People don’t all learn the same way. Teachers know this, and that’s why multimodal learning methods are an essential part of any teacher’s toolkit.Venggage
Responding to the changing linguistic landscape caused by digital media and communication, many teachers are leveraging the multimodal learning opportunities offered by mixed media in the classroom.
Infographics combine both text and image, making them tools able to engage both verbal and visual learning styles. The combination of verbal and visual learning styles has been shown to ultimately increase students’ retention of basic skills by 21% and higher order skills by 20%. Having students research, conceptualize and create infographics in groups also addresses verbal and participatory approaches.
With that in mind, here are seven ways to use infographics as multimodal learning tools in the classroom
7 Ways To Use Infographics As Multimodal Learning Tools
Have students conduct multimodal research
Have students research a topic. Encourage them to draw from a variety of multimedia sources including videos, articles, and statistical reports, as well as compiling their own data. What conclusions can they draw from their data?
Have students evaluate ideal layouts
Provide students with some examples of different infographic templates and ask them which would work best for their research. To present data, what would work best—a statistical layout a comparison layout, a survey layout? How about information on a historical event—a timeline layout or an informational layout?
Must Read: 10 Best Simple Tools to Create Infographics for Class
Have students make a rough draft
Get them thinking about the functionality of their design—what path do they want the reader’s eyes to follow? How will they relate images and text together? Have them exchange their designs with a classmate for critique—is their layout easy to understand? Is it visually interesting?
Get students thinking about design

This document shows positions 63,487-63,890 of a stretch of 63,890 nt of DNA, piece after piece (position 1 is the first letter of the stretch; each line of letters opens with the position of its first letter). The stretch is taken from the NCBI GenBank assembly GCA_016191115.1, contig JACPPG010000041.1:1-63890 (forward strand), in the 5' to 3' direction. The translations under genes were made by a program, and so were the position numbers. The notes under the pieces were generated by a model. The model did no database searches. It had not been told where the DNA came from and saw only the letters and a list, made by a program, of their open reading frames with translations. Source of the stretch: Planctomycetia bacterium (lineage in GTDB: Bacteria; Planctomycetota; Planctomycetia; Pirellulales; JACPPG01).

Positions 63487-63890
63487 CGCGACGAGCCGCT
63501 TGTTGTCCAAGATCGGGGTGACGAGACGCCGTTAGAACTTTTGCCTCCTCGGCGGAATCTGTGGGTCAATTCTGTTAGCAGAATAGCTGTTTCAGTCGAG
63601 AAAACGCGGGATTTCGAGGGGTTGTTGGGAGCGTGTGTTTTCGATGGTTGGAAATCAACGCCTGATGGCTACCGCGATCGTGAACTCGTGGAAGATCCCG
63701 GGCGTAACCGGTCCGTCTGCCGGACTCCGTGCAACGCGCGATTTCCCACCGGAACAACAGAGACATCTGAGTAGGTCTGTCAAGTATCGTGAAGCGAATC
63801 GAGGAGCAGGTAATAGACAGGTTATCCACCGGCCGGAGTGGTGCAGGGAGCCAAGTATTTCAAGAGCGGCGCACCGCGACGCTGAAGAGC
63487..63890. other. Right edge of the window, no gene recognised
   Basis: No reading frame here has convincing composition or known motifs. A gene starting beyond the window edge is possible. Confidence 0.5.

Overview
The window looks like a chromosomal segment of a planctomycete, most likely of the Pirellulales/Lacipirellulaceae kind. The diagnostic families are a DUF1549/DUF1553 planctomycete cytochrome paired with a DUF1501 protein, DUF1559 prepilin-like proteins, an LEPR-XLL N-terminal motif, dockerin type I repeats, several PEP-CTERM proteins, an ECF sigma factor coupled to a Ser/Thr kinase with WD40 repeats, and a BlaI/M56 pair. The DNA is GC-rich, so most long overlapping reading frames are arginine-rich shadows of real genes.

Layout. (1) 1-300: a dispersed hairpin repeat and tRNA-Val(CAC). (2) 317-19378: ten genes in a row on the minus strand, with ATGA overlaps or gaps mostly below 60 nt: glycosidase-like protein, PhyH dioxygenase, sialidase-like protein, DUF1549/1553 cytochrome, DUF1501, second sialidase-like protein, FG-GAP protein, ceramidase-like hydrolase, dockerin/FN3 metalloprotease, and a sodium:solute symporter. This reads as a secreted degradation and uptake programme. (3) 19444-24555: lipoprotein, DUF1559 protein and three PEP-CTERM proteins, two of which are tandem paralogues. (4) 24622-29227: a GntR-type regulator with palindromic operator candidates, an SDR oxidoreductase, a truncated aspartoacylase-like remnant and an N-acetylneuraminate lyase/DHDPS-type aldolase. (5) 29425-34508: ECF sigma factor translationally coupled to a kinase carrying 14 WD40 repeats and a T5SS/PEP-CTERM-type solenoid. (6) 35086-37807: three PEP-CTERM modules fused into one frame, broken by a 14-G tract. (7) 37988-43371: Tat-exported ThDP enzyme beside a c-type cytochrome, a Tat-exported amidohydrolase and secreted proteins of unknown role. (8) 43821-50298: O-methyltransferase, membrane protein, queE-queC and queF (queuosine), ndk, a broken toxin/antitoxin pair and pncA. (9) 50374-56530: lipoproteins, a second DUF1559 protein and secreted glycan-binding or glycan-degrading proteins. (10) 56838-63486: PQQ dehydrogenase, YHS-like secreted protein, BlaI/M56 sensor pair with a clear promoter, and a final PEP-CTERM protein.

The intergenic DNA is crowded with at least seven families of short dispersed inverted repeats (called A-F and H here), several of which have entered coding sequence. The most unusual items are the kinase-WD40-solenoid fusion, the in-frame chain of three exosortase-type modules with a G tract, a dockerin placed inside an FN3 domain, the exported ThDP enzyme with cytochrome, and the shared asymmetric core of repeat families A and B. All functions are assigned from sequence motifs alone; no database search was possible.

Introduce them to themes and color schemes. How will the form of their infographic reflect the content? Have them choose a colour scheme that reflects the tone of the information they are presenting. What kinds of graphs and charts work best? How can they make their infographic fun and interesting?
Encourage students to use interactive elements
Show students how they can integrate and embed polls, videos, links, and hover charts into their infographics. This will show them how to make their presentation fun and interesting, and will point to further research questions.
Have students analyze their process
What were challenges they encountered while creating their infographics? What hidden information was revealed through the process? How did they decide what information to include and what to leave out?
Have students critically analyze their infographics
What information is the infographic showing them? What makes their infographic interesting? What works on their infographic? What ideas could they use from other students? How would those changes impact the success of their own design? It’s important to promote multimodal thinking, rather than judging the infographic as a whole.
Colors, shapes, text, font, white space, depth, layers, images, diagramming, and more all comprise the “modes” of an infographic. Model that kind of analysis for students, and you can help them begin to think analytically about how they express their ideas.